Why the Community Doesn’t Trust Your Church

1 – They Think You’re a Cult

Why not?  You have weekly meetings where you chant to your deity and your leader asks for your money.  Sure, I know it’s innocent, but the average bystander can’t tell.  I once visited a town with a very large temple dedicated to an oddball religion (which will go unnamed) right in the center of town on a big hill.  The members would go in and out of that temple, all day, and insisted that their business in there was secret.  Everyone in that town had watched these clandestine actions and secretly feared this mysterious religion whose members walked among them.  Is your church any better?  I should hope so.

You know who’s strange?  Shriners.  But, they run those wonderful clinics for poor children, so people in town aren’t afraid of them.  (Plus, we’re all pretty sure we can outrun those little cars.)  Does your community see you do anything so altruistic?

2 – You’re After Their Kids

Understandably, people are reluctant to trust anyone with their children.  (And, if not, they should be.)  So, how should they respond when your church advertises that they are more than willing to take your children in?  It’s good to let people know about your children’s programs, but if you talk about it too often it becomes creepy.  Are you out to provide a church for your local community, or are you trying to collect babies?  Just ask yourself what your church’s advertisements talk about the most.  You might find out that you’ve made your church look like a very ambitious bounce-house.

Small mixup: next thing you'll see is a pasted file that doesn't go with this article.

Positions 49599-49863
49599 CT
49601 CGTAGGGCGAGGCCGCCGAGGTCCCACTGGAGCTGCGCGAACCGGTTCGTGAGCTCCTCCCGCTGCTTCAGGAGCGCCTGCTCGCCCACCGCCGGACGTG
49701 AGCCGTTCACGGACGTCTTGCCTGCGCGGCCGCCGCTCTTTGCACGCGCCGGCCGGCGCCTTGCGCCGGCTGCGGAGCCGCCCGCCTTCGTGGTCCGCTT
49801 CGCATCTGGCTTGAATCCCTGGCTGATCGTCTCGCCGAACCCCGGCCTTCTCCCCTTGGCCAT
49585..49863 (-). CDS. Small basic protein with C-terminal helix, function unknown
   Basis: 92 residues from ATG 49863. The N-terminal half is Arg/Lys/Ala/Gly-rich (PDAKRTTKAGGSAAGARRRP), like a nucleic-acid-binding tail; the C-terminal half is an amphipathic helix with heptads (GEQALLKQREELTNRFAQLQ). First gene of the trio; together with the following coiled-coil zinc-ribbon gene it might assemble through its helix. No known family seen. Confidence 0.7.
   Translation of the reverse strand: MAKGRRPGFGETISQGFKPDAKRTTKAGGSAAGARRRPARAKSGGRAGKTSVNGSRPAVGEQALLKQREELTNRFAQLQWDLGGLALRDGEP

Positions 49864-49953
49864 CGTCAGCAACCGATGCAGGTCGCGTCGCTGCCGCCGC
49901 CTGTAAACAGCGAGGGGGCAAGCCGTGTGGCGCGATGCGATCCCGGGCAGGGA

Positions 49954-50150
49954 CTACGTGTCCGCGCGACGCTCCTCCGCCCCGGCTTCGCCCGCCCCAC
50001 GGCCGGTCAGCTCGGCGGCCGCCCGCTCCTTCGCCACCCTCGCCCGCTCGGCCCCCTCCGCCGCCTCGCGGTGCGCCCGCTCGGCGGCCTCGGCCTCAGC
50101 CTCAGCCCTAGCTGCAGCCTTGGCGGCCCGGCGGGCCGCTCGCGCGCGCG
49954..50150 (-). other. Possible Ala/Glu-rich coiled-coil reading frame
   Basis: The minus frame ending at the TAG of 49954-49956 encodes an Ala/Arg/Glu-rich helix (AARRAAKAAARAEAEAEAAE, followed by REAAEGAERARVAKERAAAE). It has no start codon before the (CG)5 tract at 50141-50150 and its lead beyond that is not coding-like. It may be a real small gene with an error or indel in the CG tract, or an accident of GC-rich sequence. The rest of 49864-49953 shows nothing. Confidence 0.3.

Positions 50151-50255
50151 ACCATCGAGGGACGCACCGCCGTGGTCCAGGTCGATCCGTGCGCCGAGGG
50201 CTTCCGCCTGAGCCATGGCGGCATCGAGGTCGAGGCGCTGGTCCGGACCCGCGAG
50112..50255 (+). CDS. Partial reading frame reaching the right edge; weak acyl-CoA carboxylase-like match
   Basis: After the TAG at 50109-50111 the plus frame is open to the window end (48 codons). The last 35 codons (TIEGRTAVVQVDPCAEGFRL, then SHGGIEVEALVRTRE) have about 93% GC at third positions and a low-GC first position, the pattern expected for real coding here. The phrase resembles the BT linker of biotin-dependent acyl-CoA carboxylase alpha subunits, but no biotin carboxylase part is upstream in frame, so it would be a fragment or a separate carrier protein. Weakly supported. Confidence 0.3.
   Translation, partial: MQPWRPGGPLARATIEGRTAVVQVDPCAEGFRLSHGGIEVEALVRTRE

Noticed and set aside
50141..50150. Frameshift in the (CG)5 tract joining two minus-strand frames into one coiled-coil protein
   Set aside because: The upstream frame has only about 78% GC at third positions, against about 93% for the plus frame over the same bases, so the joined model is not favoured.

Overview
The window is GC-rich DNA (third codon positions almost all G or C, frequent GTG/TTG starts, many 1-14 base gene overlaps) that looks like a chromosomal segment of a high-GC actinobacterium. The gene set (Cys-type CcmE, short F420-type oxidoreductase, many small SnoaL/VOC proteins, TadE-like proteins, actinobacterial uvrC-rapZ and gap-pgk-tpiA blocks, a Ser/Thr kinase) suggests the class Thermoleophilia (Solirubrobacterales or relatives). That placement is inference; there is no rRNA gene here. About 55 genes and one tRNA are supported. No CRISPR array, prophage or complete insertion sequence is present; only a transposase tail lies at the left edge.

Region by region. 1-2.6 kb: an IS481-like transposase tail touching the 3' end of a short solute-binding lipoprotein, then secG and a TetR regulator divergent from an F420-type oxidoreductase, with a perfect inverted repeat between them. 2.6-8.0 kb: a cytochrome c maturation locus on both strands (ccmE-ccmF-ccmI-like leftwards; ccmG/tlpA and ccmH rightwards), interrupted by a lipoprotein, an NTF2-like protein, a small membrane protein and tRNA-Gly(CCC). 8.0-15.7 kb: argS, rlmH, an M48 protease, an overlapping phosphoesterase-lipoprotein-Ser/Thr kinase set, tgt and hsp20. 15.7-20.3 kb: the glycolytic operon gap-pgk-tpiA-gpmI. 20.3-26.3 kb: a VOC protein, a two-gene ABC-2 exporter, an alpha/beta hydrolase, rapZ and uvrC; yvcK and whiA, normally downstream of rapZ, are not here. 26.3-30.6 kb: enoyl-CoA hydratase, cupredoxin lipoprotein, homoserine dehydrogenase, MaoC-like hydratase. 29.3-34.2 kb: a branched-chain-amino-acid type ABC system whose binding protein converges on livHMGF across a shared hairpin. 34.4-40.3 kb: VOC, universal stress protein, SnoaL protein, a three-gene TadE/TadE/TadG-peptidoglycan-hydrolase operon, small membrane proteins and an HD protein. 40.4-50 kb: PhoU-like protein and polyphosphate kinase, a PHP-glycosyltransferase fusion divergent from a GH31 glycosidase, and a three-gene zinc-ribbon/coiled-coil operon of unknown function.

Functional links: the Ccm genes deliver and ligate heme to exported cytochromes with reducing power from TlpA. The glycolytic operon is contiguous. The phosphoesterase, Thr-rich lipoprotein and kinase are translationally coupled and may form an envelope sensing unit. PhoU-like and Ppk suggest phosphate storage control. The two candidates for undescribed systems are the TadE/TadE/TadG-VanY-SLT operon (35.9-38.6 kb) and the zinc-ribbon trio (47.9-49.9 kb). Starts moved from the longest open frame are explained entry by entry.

“Dearly beloved, we are gathered here, today…”

3 – You’re Hiding Something

Everyone knows that a Christian church is a gathering place for people who Believe in Christ.  But when you claim that it’s a great place for something else then you start to look suspicious.  Are you trying to look cool so you can spring the Gospel on unsuspecting youths?  I hope not – but that’s how it looks when you tell people how “hip” your church is.  And, the worst part is, everyone sees through it.  I’ve seen churches that try to appeal to hipsters (I’m not joking – they advertised the religion of “Hipster Jesus” and were completely serious about it), families, cowboys, and teenagers, and each time I was ashamed.  Non-Christians see these signs and think that someone is trying to trick them into going to church – and it takes more than U2 songs to get people out of bed on Sunday mornings.  Giving your church a makeover and showing your new look to the kids only makes you look like you’re hiding something – as if you don’t want to talk about Jesus Christ.  And that can’t be the problem, right?  Try not to use the same techniques as cult leaders in your work.  There are already cool hangouts for people of all ages in town, but there’s only one place that offers them Truth.

(More articles at www.ThinkingThroughChristianity.com)
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